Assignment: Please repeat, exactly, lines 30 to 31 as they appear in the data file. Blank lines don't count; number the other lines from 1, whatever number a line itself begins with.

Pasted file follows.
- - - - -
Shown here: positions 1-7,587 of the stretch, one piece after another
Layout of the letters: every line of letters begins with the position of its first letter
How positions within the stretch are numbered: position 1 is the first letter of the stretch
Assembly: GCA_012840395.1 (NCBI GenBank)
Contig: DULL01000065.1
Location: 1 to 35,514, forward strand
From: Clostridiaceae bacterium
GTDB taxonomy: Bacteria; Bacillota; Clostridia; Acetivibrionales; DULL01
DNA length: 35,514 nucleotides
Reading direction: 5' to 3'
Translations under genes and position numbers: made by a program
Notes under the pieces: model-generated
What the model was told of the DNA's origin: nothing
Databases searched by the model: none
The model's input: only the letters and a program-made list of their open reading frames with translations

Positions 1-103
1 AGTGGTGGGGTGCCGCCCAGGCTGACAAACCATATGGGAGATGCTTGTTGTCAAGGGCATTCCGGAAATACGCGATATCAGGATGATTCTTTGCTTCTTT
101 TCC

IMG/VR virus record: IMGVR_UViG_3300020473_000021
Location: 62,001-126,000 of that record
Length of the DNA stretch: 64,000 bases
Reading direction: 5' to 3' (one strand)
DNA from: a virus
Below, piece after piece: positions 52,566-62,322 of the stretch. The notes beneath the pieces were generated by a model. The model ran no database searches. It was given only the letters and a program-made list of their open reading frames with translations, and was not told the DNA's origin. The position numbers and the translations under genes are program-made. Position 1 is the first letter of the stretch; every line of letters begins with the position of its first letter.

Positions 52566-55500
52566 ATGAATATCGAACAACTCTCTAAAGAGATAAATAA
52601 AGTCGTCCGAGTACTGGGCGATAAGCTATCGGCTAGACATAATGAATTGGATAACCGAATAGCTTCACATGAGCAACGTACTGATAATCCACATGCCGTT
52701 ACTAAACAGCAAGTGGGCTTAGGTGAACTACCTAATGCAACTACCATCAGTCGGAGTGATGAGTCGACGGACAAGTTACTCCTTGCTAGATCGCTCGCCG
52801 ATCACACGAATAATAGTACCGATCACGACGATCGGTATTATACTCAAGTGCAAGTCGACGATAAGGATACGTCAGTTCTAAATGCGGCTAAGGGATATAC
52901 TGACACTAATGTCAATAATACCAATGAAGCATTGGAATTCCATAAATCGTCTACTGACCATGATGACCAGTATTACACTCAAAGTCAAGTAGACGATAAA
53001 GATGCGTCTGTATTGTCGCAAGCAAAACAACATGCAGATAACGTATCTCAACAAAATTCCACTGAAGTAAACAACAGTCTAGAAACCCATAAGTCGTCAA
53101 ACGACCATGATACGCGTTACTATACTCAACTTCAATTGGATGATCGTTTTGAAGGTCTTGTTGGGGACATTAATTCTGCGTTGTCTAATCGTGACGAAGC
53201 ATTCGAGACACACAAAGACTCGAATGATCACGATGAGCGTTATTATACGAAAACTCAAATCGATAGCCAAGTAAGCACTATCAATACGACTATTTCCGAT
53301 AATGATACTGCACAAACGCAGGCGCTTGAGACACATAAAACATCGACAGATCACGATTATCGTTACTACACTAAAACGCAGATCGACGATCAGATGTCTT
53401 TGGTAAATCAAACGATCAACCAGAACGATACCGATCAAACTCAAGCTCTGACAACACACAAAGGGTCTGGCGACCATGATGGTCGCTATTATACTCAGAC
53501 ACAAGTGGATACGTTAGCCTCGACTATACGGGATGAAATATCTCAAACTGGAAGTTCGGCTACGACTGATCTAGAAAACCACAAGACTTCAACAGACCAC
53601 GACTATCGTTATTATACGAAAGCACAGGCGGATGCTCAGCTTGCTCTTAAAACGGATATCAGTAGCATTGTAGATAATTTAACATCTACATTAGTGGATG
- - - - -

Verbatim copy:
52901 TGACACTAATGTCAATAATACCAATGAAGCATTGGAATTCCATAAATCGTCTACTGACCATGATGACCAGTATTACACTCAAAGTCAAGTAGACGATAAA
53001 GATGCGTCTGTATTGTCGCAAGCAAAACAACATGCAGATAACGTATCTCAACAAAATTCCACTGAAGTAAACAACAGTCTAGAAACCCATAAGTCGTCAA